As part of efforts to enhance learning, performance and living standard in Nigerian universities, the Federal Mortgage Bank of Nigeria, (FMBN) has disclosed that it would soon conclude all necessary arrangements to launch a housing scheme for university lecturers in the country by January 2016.
The Managing Director of the Bank, Mr. Gimba Ya’u Kumo, in an interview with Daily Times in Abuja, said they realised that lecturers in universities and polytechnics didn’t have houses and that had affected their movement and input in service delivery and had contributed to a fall in the standard of education in Nigeria.
According to Kumo, the programme was going to be a pilot programme in the six geo-political zones of the country starting with the federal universities.
Before the year runs out, the product would have been properly developed and tested for launch in January 2016, the FMBN skipper stated.“We realised that students also don’t have adequate houses, so there is a programme we are coming up with known as ‘Housing for Lecturers’. We are discussing with ASUU (Academic Staff Union of Universities), and we are coming up with a pilot programme that is going to be in the six geo-political zones of the country.
We will start with the federal universities, because we will have access to their funds directly. When that works very well, then we will now replicate it in other universities and other higher institutions of learning and to also see how we can address the issue of hostel accommodations for students. These are some of the programes that are in the pipeline”, he said.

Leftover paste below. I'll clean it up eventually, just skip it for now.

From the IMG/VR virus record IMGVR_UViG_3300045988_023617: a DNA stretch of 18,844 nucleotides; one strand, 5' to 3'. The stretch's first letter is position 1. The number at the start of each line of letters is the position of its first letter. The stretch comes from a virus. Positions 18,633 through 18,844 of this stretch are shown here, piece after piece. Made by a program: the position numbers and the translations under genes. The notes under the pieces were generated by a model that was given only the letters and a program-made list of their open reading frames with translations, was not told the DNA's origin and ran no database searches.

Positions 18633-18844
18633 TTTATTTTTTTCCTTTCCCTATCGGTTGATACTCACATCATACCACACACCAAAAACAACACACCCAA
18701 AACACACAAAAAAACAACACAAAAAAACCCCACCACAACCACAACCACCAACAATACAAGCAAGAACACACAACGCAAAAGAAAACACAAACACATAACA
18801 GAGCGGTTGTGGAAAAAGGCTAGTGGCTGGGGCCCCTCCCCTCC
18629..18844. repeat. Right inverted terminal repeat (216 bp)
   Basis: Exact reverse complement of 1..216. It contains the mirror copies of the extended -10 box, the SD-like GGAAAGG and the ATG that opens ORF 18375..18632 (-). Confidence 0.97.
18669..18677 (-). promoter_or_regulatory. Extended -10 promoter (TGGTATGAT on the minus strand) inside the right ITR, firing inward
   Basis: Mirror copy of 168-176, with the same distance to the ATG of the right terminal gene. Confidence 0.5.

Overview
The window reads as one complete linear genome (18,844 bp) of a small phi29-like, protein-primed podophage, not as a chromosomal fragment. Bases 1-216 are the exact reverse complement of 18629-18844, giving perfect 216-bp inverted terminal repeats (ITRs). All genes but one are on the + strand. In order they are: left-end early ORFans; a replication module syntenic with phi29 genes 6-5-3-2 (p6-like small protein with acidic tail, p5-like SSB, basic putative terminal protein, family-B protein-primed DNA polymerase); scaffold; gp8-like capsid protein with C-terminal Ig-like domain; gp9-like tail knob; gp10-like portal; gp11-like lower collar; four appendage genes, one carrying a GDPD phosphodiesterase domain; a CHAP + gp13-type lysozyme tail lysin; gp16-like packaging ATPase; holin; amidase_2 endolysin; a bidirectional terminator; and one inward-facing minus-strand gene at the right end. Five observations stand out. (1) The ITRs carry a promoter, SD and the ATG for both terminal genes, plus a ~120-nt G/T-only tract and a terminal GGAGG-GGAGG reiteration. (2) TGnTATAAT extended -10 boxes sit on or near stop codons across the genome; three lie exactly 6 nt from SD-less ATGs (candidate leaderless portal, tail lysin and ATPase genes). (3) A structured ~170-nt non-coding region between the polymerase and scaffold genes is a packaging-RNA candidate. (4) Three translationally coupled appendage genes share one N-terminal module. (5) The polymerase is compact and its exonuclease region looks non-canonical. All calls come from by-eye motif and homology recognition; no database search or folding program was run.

Kumo also revealed that the bank had suspended construction financing due to issues of corruption which was not limited to developers or the housing sector alone.READ ALSO – How Cooperative Societies Started In Nigeria
He said: “We discovered instances particularly where developers would take money from us and divert it to a different thing. That has made us to suspend the construction finance and concentrate on mortgage finance pending a time when we come up with new underwriting standard whereby you will not have openings to divert the funding from this place.”
According to him, “The developer will first of all make 15 per cent equity commitment on the project before we disburse our 15 per cent.”
Kumo noted that after disbursing the 15 per cent that they would evaluate the progress of work before disbursing another 10 per cent, stressing that the essence was to checkmate project delays caused by developers.
“We have agreed that after flagging off a construction that we will be visiting the project sites in groups accompanied by media organisations, so that each developer will tell Nigerians how much he has collected and we will evaluate if the fund had been used judiciously.”